To further state-level advocacy, UNPA started to develop State Chapter Initiatives in 2012 and currently includes nine states. Lampe explained the thinking was to make a concerted effort for its membership to reach out to their federal legislators via the state offices. How UNPA members approach these meetings is also important, according to Lampe, who said instead of listing all that is wrong with regulations and FDA, it is more powerful to tell the member: “We are a mainstream, legitimate business; we employ all these people and are responsible for this much revenue that goes into the state or district; we pay taxes; we should have a relationship with you, and you should understand what we are about."
To support these initiatives, UNPA has been developing economic impact reports to be able to monetize the value of the natural products industry in each of these nine states included in this program. “The challenge with this is the information doesn’t readily exist," Lampe said. However, UNPA has completed the report for Hawaii and is almost done with the report for Arizona, which it expects to present at its annual members meeting in Phoenix this May.
The most important message is for industry to get more involved in political advocacy...
... Napoleon Bonaparte is credited with saying, “Ten people who speak make more noise than ten thousand who are silent." While a small number of loud voices is great, thousands of voices would be even better, like with the grassroots megachoir of voices that helped pass DSHEA.
Fabricant noted industry responded well to several issues five or six years ago, including proposed legislation by Sen. John McCain (R-AZ), but more recent advocacy has fallen short. “There has been some apathy over the past few years, and we need that to go away," he said, noting politics are very different now, and 40 percent of Congress is brand new. “Legislators are also spending more time at home in their districts, which means we have to contribute more to their campaigns, whether in time or money. The bottom line is: if we are not playing at the campaign level, we’re not going to be long for this world."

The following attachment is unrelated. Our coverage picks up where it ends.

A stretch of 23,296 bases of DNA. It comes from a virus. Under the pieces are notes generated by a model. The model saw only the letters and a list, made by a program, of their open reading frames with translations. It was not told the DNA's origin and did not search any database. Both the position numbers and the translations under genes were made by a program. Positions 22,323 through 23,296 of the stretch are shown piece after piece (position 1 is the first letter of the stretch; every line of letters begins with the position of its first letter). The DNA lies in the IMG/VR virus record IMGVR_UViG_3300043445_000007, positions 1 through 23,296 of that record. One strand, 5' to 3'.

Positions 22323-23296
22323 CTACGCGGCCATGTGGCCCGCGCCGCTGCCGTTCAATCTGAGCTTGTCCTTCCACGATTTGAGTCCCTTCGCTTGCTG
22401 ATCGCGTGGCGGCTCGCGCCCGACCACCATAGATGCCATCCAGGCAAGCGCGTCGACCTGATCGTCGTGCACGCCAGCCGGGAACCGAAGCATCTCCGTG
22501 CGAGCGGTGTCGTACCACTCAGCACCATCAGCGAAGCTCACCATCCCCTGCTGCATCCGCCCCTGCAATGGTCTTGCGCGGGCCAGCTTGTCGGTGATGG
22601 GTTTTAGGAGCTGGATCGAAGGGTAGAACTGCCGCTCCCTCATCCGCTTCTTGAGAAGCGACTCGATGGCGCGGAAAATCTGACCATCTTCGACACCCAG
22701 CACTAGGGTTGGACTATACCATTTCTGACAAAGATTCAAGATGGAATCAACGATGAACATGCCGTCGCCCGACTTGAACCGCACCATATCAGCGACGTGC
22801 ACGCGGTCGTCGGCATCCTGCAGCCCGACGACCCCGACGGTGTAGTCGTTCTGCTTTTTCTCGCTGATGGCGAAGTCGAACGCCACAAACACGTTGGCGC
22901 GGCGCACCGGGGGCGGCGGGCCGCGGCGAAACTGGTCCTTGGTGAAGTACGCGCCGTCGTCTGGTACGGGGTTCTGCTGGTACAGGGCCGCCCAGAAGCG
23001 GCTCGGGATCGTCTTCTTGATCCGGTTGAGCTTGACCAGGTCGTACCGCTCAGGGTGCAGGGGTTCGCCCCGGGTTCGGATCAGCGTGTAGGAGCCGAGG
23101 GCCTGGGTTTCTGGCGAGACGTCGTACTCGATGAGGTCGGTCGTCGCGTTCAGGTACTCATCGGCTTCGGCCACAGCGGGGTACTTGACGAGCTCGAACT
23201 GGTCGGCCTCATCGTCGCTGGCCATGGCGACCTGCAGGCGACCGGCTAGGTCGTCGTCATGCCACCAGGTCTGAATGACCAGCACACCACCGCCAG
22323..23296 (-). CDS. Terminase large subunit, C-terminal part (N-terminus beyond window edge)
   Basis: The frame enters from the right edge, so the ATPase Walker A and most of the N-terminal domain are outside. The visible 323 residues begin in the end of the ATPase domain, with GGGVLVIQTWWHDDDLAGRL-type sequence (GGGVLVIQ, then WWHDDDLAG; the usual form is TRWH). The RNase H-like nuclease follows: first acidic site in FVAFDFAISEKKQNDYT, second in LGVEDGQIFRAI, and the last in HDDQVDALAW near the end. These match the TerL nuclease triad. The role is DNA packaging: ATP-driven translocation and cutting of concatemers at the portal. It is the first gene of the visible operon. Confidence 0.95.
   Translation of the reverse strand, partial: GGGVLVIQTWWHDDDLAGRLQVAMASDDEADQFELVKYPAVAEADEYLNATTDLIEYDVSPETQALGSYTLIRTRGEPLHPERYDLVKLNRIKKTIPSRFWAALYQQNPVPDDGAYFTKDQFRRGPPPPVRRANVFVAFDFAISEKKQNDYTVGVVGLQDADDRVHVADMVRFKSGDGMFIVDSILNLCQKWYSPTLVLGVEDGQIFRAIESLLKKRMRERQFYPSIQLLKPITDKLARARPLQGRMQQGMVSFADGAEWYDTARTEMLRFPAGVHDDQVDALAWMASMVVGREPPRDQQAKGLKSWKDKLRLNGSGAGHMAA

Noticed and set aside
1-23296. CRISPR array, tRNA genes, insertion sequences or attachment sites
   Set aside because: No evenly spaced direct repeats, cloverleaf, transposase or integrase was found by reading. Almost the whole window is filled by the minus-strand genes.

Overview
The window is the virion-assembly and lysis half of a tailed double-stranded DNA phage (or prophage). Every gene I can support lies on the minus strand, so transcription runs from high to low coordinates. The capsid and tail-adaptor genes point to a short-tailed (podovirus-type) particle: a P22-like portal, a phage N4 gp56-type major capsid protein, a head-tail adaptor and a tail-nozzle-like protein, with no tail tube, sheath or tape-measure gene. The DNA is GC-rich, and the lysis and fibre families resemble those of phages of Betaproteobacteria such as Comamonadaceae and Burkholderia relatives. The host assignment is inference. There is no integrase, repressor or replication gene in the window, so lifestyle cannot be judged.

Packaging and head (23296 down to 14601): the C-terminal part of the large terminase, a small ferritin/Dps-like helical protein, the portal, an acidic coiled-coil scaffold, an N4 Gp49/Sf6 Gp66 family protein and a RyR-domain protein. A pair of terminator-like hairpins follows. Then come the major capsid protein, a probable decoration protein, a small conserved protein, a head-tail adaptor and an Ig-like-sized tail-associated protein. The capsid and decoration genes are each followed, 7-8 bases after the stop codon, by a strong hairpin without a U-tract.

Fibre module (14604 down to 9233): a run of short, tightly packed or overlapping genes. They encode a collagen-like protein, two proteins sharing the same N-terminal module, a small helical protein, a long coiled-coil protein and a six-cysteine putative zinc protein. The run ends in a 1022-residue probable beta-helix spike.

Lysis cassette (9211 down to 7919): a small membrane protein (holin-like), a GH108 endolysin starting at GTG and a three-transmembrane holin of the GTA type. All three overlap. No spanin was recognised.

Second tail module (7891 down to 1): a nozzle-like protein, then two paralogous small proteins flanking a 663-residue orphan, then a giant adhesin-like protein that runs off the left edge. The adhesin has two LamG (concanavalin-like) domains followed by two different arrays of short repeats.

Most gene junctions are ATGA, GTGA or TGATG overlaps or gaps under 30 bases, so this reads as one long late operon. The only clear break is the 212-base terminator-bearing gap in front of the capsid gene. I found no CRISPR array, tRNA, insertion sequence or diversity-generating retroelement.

The monetary commitment is not to be glossed over. According to the Sunlight Foundation, for every dollar the most politically active corporations spend on influencing policy, they get back about $740 in business and support. The Foundation reported, “…the most persistent and savvy political players not so mysteriously have the ability to attract federal dollars regardless of who is running Washington."
Despite frequent mentions in mainstream media of the powerful nutrition lobby, spending on lobbying for nutrition and even natural and organic foods and beverages is relatively small. OpenSecrets.org has reported the top campaign donors from the nutrition industry in 2014 included GNC, DSM Nutrition USA, Abbott Labs, Pharmavite, Mead Johnson and Herbalife, the biggest donor. The trade associations—NPA, the Council for Responsible Nutrition (CRN), the American Herbal Products Association (AHPA) and UNPA—also made the top ten list. However, when you juxtapose the total USD $4.06 million these ten donors contributed, it is dwarfed by the top-spending pharmaceutical/health industry ($230.07 million) and even the much lower-ranked printing and publishing industry ($15.59 million). The nutrition and supplements industry is basically on par with the waste management industry ($4.14 million).
The food and beverage industry spent $31.93 million in 2014, but natural and organic food brands are only a small part of that industry and are owned by some of the major parent corporations listed as top donors. The list of 61 major donors included major food manufacturing, soft drink, fast food, family restaurants and seafood companies, as well as energy drink brands and various food trade associations. The most recognizable natural products company named is Omega Protein, which sits about in the middle of the list.
Surely, the nutrition industry can do better, in terms of both money and actions. Its long-term viability and survival depend on it.